Private limited liability companies (société à responsabilité limitée) or SARL are predominantly affected by these modifications. However, certain changes also resonate with public limited liability companies (société anonyme) or SA and special limited partnerships (société en commandite spéciale) or SCSp, says the Loyens & Loeff report, published on Friday 18 August 2023.
Clarifying share transfers in SARLs
The New Law has brought clarity to the ambiguity that surrounded SARL share transfers. Previously, article 710-12 of the Corporate Law stipulated that a company could potentially veto share transfers to third parties. This has now been rectified to ensure that only shareholders are involved in the approval process.
Furthermore, if a transfer isn’t endorsed, the shares can be acquired either by non-transferring shareholders or they can be repurchased by the company within three months. A notable change is that companies now possesses the authority to repurchase without the transferring shareholder’s consent. However, shareholders retain the right to withdraw from the planned transfer.
Liquidation proceedings simplified for SARLs
The New Law has excised the previous double-majority requirement for commencing SARL liquidation from article 1100-2 of the Corporate Law. From its enactment, the assent of shareholders possessing three quarters of the share capital will be adequate, barring stricter specifications in the articles of association.
Single-shareholder SARLs: greater clarity and flexibility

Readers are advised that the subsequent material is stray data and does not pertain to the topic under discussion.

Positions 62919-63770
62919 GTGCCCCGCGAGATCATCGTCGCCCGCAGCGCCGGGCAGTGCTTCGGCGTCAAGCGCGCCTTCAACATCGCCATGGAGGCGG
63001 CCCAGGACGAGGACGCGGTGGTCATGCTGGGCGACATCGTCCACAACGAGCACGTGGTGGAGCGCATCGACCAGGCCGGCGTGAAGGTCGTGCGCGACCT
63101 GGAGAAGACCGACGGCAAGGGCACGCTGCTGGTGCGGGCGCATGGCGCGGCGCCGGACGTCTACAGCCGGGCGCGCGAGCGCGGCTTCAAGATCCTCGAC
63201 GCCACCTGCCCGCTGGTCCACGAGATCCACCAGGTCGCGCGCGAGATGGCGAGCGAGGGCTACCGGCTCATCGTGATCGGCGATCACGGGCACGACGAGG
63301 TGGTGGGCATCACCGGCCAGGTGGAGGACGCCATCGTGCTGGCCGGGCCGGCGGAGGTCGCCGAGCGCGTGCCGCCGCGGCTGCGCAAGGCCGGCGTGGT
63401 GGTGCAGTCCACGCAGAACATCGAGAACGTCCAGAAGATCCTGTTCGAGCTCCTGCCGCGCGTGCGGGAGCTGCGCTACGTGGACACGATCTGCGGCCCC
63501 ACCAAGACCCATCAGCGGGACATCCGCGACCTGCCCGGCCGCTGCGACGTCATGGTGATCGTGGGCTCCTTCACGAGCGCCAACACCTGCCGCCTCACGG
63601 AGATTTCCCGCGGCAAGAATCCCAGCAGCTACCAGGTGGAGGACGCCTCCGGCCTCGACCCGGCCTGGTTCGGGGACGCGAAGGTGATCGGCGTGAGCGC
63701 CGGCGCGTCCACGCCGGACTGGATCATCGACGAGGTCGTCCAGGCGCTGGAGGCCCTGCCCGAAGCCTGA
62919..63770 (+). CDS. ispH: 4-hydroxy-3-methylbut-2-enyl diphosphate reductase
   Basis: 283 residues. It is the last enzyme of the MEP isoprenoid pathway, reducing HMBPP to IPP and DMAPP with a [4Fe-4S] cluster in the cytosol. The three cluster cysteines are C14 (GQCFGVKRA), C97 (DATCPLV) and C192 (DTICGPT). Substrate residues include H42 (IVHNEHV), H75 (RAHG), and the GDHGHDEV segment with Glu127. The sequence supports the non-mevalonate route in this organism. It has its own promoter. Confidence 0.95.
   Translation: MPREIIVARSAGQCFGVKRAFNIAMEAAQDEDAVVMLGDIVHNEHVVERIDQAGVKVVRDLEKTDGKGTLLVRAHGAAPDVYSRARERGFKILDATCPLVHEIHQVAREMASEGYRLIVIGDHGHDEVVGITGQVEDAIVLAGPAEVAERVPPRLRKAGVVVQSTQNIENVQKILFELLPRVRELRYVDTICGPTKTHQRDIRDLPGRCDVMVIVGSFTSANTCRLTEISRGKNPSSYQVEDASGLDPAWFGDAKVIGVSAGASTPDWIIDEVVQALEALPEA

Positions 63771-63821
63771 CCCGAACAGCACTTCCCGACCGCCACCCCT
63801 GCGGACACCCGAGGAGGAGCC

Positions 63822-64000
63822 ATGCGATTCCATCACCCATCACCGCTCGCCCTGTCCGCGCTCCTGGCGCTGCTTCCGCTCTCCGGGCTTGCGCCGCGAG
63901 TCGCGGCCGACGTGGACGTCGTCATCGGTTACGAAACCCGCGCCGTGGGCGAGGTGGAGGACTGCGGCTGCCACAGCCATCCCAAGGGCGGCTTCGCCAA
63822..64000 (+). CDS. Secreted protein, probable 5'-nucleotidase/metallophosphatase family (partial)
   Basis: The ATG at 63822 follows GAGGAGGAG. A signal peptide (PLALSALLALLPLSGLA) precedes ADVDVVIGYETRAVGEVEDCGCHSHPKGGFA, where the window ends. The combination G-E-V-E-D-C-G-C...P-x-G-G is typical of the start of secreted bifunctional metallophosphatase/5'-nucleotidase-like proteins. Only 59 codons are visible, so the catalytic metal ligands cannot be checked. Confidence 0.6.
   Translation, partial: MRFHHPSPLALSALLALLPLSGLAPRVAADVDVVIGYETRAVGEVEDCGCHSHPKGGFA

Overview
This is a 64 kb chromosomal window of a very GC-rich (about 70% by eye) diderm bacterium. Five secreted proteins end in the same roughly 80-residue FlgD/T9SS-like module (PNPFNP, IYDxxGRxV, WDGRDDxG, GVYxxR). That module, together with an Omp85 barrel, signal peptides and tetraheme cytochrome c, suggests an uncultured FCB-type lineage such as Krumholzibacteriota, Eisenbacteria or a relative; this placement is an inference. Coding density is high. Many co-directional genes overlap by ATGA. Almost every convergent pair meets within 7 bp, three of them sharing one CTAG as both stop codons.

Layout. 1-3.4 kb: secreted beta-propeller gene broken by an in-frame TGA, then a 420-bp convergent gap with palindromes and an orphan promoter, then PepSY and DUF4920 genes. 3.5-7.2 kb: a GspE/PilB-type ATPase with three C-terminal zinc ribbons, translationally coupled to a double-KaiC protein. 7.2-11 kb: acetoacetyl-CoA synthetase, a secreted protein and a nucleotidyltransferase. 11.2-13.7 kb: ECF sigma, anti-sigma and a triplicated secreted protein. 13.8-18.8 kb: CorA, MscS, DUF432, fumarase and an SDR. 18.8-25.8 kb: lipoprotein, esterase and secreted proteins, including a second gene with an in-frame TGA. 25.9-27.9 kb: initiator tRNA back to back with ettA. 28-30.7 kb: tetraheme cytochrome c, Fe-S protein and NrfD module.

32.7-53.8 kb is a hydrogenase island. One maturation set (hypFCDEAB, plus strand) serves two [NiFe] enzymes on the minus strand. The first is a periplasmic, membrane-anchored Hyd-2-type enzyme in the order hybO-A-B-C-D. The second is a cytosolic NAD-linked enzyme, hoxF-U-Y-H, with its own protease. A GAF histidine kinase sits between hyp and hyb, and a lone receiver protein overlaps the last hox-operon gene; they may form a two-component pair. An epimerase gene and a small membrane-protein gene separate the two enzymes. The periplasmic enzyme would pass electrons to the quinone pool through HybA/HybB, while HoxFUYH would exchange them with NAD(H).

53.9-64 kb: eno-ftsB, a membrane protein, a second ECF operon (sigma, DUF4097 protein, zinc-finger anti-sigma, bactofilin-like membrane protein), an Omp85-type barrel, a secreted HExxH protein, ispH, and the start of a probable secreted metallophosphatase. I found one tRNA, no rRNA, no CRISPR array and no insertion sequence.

Due to an oversight, single-shareholder SARLs were inadvertently left out from certain provisions of the Corporate Law. This oversight has been corrected, granting single-shareholder SARLs a plethora of flexible options that multiple-shareholder SARLs enjoy, given that they are properly authorised in the articles of association.
Moreover, two provisions, one involving a pre-approval process for transferring SARL shares to third parties and the other concerning decision-making for different share categories, will no longer apply to sole-shareholder SARLs.
Enhancements to shareholder meetings
The New Law introduces several tweaks to the current regime:
- Physical presence in Luxembourg is no longer obligatory during remote shareholder meetings of SARLs.
- Similar to SAs, repurchased shares will not factor into quorum and majority calculations at SARL shareholder assemblies.
- Shares with suspended or forfeited voting rights won't influence quorum determination for both SARL and SA shareholder gatherings.
SCSp agreements: Leonine clauses and nullity
The New Law highlights that while leonine clauses--those which allocate all profits to a single shareholder or exempt them from any losses--remain null and void, they do not invalidate the entire SCSp agreement.
SA bonds: Eliminating ambiguities
The New Law provides clarity on the issuance of SA bonds. All Luxembourg firms, including SAs, now have the liberty to bypass the statutory bond issuance regulations, regardless of whether the bonds are governed by Luxembourg or international law.
Beyond these focal changes, the New Law amends a variety of typographical errors, omissions and discrepancies stemming from the 2016 revamp. It also revises certain definitions and references in line with other legal adjustments or revocations post-2016.
In summary, the New Law fine-tunes the Luxembourg Corporate Law to align with current needs and insights, offering clearer directives for businesses operating in the country.
The full report is accessible here.